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Wine has been around for thousands of years; from the ancient Romans to modern Americans, this lavish drink is enjoyed worldwide. Wine is made from fermented grapes or other fruits. The natural chemical balance of grapes lets them ferment without the addition of sugars, acids, enzymes, water, or other nutrients. Yeast consumes the sugars in the grapes and converts them into alcohol and carbon dioxide. Different varieties of grapes and strains of yeasts produce different types of wine. Wines made from fruits, besides grapes, are usually named after the fruit from which they are produced, such as pomegranate wine and apple wine, and are generically called fruit wine.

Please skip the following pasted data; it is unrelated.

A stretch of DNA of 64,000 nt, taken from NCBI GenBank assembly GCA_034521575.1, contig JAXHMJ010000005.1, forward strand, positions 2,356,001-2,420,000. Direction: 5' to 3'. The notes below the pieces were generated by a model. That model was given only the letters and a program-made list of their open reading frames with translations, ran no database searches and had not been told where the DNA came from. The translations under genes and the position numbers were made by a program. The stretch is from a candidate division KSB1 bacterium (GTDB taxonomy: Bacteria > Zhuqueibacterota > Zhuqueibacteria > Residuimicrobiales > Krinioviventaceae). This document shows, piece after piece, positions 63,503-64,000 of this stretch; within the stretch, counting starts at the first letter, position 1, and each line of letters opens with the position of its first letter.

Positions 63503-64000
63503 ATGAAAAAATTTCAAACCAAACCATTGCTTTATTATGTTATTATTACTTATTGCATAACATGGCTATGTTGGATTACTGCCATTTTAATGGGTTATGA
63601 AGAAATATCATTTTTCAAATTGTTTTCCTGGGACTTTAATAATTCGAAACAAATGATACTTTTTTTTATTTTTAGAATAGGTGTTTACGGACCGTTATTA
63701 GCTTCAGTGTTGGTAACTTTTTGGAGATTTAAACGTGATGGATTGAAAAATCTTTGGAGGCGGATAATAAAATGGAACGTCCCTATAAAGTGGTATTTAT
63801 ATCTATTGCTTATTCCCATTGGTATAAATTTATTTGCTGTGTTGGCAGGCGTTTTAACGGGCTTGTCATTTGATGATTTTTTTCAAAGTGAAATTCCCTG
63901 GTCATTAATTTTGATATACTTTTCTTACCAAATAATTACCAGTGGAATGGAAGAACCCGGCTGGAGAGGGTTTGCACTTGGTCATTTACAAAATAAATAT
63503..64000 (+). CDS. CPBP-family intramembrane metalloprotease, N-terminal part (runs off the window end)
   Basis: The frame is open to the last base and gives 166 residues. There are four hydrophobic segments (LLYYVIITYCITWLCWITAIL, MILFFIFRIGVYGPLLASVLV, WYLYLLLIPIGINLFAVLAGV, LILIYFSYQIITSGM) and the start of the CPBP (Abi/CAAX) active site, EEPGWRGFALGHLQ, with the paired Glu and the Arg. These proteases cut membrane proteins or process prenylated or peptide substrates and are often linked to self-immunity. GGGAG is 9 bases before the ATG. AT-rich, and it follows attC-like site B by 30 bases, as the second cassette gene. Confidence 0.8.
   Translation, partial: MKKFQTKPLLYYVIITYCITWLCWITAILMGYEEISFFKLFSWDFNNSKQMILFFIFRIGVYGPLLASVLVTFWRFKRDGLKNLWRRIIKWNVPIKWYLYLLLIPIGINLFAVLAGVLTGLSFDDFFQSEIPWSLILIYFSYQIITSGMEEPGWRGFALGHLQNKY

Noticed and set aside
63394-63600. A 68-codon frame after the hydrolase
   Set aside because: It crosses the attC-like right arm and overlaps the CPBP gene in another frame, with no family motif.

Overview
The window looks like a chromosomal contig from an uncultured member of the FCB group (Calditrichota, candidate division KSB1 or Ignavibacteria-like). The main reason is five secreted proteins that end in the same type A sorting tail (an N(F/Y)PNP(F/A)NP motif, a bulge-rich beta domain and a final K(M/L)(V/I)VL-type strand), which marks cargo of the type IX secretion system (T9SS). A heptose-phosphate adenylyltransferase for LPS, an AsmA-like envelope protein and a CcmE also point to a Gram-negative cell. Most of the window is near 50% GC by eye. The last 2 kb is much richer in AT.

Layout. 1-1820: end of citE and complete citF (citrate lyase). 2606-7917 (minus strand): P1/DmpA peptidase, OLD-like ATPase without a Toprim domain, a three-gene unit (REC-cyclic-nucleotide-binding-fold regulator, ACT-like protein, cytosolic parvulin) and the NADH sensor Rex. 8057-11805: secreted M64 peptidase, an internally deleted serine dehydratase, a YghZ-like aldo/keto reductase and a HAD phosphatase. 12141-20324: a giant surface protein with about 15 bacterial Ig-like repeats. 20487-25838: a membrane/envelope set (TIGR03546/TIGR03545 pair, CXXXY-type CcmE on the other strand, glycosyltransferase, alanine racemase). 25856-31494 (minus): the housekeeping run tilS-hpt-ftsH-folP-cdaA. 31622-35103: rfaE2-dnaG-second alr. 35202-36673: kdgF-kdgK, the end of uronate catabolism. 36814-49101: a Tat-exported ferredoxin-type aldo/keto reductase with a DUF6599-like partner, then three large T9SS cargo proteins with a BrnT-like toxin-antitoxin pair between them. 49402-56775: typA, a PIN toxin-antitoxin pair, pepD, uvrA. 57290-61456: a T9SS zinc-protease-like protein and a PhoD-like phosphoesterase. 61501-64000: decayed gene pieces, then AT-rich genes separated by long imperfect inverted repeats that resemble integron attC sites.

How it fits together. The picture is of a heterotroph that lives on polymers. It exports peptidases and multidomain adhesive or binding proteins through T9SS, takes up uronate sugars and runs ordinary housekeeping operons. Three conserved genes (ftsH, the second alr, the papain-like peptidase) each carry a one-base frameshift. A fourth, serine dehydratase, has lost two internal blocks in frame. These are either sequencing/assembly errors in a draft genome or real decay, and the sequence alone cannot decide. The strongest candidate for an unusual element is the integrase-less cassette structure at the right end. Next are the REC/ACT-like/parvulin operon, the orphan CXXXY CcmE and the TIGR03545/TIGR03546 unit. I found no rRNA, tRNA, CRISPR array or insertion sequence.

Wine is usually made from one or more varieties of the European species, such as Pinot Noir,
Chardonnay, Cabernet Sauvignon, Gamay and Merlot. When one of these varieties is used as the predominant grape, the result is a “varietal” as opposed to a “blended” wine. Blended wines are not considered inferior to varietal wines, rather they are a different style of winemaking; some of the world’s most highly regarded wines from regions like Bordeaux and the Rhone Valley, are blended from different grape varieties.
In wine production, terroir is a concept that encompasses the varieties of grapes used, elevation and shape of the vineyard, type and chemistry of soil, climate and seasonal conditions, and the local yeast cultures. The range of possible combinations of these factors can result in great differences among wines, influencing the fermentation, finishing, and aging